PISCATAQUIS COUNTY, Maine — As the snow slowly fell on Borestone Mountain last Saturday, 12 individuals ages 11 to 45 checked their gear in the parking lot before heading off to snowshoe hike up the East Peak summit.
But unlike most hikers, these 12 added something special to their packs.
Each hiker carefully placed a stone engraved with a name or initials and a date into their packs. The stones, all unique in size and shape, were carefully chosen by the families of Maine fallen heroes as part of The Summit Project.
David J. Cote, an active-duty Marine Corps officer and native of Bangor, founded the living memorial in 2013 over Memorial Day weekend as a unique way to carry on the memories of Maine’s fallen heroes from September 11, 2001, on.
As the hikers approached an icy incline, many started doubting their ability to get to the top. But encouraging words from Chad Januskiewicz, the program lead on this hike, and Ted Coffin, TSP support, kept the hikers moving.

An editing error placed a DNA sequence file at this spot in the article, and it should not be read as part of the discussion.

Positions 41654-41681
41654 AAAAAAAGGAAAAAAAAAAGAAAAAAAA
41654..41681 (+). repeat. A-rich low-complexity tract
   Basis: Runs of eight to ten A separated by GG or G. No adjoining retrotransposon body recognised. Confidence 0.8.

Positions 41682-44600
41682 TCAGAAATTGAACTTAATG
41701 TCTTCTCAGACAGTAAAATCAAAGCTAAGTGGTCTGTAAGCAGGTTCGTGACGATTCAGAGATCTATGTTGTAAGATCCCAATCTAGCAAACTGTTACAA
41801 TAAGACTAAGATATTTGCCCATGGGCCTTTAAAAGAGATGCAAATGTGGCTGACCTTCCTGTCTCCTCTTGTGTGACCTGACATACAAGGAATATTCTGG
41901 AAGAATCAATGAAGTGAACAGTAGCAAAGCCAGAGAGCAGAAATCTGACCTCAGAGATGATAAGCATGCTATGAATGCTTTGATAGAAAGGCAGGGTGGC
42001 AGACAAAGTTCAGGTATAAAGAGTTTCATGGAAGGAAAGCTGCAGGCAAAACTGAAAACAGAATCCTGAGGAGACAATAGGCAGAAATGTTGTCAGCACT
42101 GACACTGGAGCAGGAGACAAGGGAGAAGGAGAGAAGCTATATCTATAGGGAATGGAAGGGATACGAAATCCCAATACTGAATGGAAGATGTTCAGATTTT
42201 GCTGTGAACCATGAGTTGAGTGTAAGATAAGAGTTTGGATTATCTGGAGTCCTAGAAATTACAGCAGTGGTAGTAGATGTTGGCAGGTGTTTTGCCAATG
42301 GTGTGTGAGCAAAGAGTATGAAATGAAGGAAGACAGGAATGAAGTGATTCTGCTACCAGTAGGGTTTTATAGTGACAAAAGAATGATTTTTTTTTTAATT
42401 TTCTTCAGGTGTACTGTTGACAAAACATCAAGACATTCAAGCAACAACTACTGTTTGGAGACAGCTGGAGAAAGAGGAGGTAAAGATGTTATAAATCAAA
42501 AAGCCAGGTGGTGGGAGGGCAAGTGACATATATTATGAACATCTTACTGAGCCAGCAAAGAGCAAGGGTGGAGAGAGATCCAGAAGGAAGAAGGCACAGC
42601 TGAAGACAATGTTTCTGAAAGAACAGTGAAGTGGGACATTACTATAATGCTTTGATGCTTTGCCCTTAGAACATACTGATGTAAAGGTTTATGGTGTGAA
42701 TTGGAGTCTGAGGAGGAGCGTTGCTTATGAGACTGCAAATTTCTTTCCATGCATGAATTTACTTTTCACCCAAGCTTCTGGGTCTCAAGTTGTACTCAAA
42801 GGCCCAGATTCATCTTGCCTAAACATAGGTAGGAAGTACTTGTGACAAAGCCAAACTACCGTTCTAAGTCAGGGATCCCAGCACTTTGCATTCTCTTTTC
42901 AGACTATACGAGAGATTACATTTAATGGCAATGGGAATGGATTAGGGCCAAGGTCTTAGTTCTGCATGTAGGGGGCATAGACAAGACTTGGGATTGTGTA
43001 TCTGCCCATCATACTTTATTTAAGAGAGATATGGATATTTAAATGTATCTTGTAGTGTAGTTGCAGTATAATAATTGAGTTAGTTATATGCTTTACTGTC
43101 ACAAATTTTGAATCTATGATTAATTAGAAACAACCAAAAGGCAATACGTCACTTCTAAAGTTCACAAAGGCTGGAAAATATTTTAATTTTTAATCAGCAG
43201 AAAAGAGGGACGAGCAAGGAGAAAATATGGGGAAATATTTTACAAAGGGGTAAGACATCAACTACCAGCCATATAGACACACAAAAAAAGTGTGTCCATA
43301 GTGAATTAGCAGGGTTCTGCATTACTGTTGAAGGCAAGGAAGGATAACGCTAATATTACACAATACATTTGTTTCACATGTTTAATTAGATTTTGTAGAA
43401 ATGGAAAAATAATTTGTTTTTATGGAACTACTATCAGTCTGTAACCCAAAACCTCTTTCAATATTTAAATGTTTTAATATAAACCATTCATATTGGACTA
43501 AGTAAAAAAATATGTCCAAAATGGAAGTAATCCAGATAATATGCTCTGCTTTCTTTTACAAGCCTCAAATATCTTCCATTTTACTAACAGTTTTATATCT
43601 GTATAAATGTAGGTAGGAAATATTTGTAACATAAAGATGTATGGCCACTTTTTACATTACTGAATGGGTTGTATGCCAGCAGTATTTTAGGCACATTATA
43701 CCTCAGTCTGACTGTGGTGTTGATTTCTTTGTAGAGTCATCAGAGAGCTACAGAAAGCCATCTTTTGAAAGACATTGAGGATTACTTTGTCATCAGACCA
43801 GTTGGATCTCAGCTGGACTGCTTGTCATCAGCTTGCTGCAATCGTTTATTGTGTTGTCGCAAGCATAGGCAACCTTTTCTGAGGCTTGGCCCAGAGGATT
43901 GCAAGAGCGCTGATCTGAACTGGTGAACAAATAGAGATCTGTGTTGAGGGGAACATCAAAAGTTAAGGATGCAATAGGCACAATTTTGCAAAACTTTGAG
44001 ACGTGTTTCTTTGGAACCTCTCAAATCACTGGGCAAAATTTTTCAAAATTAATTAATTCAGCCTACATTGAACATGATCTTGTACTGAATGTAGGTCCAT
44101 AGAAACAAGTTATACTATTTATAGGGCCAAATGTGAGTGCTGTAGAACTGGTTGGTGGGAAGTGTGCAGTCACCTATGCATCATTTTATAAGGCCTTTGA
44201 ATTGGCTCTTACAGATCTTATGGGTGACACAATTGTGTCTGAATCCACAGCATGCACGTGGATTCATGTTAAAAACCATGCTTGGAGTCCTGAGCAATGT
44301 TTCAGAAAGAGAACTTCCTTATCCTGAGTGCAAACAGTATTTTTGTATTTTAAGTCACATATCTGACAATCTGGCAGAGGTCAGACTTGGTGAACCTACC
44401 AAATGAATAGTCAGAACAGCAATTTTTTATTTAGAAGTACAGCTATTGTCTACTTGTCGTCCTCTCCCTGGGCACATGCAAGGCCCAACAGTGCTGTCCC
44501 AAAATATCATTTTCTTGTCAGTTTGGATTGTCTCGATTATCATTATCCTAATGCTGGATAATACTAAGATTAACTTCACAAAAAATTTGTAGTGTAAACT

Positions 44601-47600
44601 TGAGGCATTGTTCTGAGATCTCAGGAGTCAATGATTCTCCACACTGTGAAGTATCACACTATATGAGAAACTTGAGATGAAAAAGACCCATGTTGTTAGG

“It’s meant to be a challenge,” Januskiewicz said. “It’s meant to be something that you learn something from.”
With the summit in sight, the group worked together to make sure they reached their goal. At the top of the East Peak summit, with stones in hand, the group circled up. Each told the story of their fallen solider, some explaining why they picked the stone they did.
Michaela Hill, 16, became very emotional while telling the story of Joshua M. Bernard, whose memorial stone she carried. Bernard, a Marine, was killed in August 2014 at the age of 21 while supporting combat operations in Camp Bastion, Afghanistan. Hill explained that she had asked Januskiewicz to pick her stone for her, but in the end felt as if the stone might have picked her. Bernard’s sister had picked out the stone from a place where they had played when younger and it made Hill think of her relationship with her brother, Cole, who recently enlisted into the Marines.
“When I first did this, I just thought it was a really cool way to do something for Memorial Day weekend, support the troops and remember what they did,” said Januskiewicz. “After the hike, a family member pulled me aside and told me how important it was to them, for their healing process. In Maine we care about each other, and that just kind of comes through.”